Tip 3: Be in control of how you are represented
Our organisational ambition was to make work to tour, but we didn’t always get our representation in the media and in the mainstream right. There were periods of time in the last 20-years when we were trying to be what we weren’t, and this worked against our reputation. Inclusive dance as a practice is different to how things are done in companies that don’t have disabled and non-disabled people working together and trying to cram ourselves into an ableist structure set us up to fail sometimes. It’s important that the company has a solid foundation, like a distinctive practice or a way of doing things, and to make sure that whoever is presenting your work reflects what you are about. Venues that present dance have got much better at this over the last 20-years, but we find that the mainstream media and particularly the broadsheets don’t represent inclusive and disabled dance artists very well. We all have different ambitions, practice and value, and these nuances need to be profiled respectfully.
Tip 4: Take time to develop your practice
To achieve Tip 3, we’ve learned that it’s important to have a strong foundation for your practice and a solid understanding of what you are about. In the early noughties when we weren’t getting funding and the attention, we were left to our own devices most of the time, and this gave us a safe space to develop inclusive collaborative skills. This instilled a pioneering spirit amongst the team, and when the funding did start to come our way, we were ready to seize the moment and use the resources to consolidate our practice. How we did this is elaborated on the article that Lucy, Laura and Chris wrote for One Dance UK in November, which you can read in the link below. But we perhaps didn’t quite know enough about what we were about artistically when we did the second national tour of the UK. It was a bit like the dreaded second album for us, and there were elements where we perhaps rushed things a bit too much.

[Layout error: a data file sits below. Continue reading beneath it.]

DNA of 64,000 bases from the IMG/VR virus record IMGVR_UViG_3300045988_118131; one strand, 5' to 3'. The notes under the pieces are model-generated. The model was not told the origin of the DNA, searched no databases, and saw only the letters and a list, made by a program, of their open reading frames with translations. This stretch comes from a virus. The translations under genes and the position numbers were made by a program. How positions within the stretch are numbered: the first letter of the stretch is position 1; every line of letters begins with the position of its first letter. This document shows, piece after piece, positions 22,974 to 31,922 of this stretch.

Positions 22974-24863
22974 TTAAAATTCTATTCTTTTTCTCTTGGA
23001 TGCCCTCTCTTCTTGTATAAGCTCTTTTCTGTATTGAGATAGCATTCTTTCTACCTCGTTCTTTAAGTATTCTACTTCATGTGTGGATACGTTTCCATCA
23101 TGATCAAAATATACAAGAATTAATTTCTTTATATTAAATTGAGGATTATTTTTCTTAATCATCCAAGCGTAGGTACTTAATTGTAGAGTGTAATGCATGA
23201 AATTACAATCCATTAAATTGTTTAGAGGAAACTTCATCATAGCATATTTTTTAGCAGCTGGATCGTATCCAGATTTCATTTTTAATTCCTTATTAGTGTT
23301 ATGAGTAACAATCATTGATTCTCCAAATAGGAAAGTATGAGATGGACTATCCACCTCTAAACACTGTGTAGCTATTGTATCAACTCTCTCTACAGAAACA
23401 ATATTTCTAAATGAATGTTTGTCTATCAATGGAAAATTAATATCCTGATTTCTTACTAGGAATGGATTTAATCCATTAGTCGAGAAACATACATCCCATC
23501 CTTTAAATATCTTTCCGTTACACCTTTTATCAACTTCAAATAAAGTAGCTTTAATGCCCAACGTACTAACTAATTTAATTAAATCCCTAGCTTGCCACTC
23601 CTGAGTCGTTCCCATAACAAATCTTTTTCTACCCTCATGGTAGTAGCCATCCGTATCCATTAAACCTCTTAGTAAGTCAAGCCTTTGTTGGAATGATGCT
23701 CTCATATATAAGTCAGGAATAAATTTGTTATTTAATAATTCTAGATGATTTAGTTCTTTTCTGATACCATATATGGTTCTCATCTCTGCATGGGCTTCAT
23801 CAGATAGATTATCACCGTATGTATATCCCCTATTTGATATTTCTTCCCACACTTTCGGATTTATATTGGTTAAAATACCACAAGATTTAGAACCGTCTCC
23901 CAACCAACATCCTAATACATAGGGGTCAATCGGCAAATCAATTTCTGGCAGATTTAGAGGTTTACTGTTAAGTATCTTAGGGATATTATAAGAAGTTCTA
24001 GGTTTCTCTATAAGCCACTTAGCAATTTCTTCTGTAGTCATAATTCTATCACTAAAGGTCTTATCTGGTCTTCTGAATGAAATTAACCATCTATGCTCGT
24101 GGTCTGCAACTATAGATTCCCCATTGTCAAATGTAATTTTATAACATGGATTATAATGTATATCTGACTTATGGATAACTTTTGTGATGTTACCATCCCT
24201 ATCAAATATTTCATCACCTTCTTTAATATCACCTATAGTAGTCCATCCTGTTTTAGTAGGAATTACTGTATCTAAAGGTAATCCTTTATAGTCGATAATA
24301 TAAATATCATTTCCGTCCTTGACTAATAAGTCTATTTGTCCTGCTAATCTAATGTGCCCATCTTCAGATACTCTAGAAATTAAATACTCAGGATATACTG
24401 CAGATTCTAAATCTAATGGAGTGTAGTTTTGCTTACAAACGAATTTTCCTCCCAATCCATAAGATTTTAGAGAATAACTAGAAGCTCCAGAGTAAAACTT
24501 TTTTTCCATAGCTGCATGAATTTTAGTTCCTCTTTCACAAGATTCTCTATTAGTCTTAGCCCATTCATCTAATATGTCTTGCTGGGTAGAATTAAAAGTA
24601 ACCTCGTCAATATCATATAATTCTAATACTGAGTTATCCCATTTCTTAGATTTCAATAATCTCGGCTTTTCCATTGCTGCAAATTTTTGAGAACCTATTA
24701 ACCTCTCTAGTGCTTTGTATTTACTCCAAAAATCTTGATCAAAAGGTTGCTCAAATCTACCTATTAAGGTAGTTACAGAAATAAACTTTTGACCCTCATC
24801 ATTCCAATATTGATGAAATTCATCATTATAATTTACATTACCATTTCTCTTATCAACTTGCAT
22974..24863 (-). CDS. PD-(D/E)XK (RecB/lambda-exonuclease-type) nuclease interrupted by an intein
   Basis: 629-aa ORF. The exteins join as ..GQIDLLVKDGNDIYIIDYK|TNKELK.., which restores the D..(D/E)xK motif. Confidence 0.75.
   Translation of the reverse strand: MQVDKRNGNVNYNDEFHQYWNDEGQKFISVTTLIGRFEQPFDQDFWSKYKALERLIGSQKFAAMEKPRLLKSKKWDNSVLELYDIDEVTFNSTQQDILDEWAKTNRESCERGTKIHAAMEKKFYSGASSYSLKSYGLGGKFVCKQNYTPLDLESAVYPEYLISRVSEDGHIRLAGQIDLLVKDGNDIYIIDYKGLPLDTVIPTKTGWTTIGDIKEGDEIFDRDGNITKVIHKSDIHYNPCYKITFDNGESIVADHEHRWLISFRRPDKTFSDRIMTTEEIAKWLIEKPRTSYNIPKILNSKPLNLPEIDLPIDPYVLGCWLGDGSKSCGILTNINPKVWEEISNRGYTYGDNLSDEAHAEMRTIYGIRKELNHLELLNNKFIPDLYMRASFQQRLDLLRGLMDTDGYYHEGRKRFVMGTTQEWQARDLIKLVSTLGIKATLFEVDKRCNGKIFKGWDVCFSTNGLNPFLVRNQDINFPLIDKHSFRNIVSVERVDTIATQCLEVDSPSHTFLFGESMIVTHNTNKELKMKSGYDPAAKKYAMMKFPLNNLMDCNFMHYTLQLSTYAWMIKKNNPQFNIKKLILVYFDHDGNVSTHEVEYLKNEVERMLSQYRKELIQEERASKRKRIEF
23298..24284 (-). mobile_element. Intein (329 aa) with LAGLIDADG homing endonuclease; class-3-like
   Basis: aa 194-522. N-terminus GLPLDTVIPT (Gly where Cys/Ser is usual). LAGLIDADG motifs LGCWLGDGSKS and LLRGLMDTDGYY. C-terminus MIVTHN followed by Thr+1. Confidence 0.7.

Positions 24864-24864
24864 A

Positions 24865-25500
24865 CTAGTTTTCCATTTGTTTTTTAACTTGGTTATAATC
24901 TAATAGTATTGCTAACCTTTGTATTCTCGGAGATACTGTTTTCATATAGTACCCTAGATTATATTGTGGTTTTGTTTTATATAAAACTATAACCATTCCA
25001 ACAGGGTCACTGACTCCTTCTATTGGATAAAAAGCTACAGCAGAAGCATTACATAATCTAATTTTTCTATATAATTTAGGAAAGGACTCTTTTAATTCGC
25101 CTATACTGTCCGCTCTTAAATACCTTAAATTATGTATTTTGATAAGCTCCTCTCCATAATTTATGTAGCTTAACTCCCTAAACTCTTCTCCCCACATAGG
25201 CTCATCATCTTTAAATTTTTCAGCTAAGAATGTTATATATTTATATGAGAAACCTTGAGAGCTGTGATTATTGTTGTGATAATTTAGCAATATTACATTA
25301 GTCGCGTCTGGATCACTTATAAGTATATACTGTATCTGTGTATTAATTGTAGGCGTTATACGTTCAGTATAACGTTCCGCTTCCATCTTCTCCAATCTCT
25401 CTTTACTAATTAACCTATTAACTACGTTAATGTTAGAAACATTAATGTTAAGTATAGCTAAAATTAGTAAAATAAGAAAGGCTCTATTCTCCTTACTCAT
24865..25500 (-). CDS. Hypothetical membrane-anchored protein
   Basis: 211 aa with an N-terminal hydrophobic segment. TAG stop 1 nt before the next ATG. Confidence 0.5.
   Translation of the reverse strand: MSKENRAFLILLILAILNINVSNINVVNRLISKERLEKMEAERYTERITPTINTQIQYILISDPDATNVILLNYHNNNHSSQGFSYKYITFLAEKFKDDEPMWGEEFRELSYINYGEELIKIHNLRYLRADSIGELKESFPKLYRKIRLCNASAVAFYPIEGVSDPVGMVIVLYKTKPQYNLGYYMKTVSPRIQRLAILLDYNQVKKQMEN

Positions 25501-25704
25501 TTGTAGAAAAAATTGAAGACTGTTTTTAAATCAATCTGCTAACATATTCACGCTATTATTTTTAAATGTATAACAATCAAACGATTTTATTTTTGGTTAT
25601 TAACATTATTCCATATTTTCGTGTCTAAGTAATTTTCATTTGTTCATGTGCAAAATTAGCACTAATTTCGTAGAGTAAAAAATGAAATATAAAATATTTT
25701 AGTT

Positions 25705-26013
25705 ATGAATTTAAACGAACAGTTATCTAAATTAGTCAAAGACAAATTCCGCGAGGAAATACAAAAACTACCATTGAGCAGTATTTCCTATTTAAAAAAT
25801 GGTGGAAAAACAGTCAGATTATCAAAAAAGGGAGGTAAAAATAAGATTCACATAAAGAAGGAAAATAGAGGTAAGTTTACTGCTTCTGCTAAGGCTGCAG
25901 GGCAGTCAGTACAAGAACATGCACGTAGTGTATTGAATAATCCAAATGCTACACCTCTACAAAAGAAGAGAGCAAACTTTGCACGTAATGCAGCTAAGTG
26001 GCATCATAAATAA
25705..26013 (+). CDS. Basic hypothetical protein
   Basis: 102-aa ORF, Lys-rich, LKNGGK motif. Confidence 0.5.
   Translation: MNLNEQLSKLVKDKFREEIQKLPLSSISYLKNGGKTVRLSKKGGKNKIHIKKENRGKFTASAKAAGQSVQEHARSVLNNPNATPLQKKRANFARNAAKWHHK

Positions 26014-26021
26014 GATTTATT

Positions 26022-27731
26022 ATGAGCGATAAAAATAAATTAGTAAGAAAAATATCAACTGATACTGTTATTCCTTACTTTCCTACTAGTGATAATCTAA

Check out our article featured in One Dance UK’s One Magazine: Inclusion and Rigour are not binary
Tip 5: Find and keep the personnel who can grow with the company
When we first got the core funding from the Arts Council in 2006 and began touring our work in earnest in 2008, our workload and the range of work we did expanded. We were a small team trying to sustain our work in the community while touring internationally, and it proved crucial that Stopgap had a team of people that could grow with the company to increase our capacity. Inclusive dance has never been allowed to follow traditional pathways to develop our practice, so we have always had to be quite punk to get things done. A practice that’s developed like this isn’t taught at universities, colleges, and conservatoires; so people can only learn it through working within the company. Parachuting in an accomplished individual to try to expand our capacity didn’t always work out well… It was more important to find people who were excited by the prospect of an innovative practice like inclusive dance and for us to make a long-term commitment to their learning. This helped us sustain our collective pioneering spirit and continue to refine our inclusive practice and culture. It kept the company a tightly knit group during periods of fast growth, and this comes in handy in times of adversity. As your profile grows, the bigger the fall when things go wrong, so we need to have a team that doesn’t fall apart at the first hint of a crisis.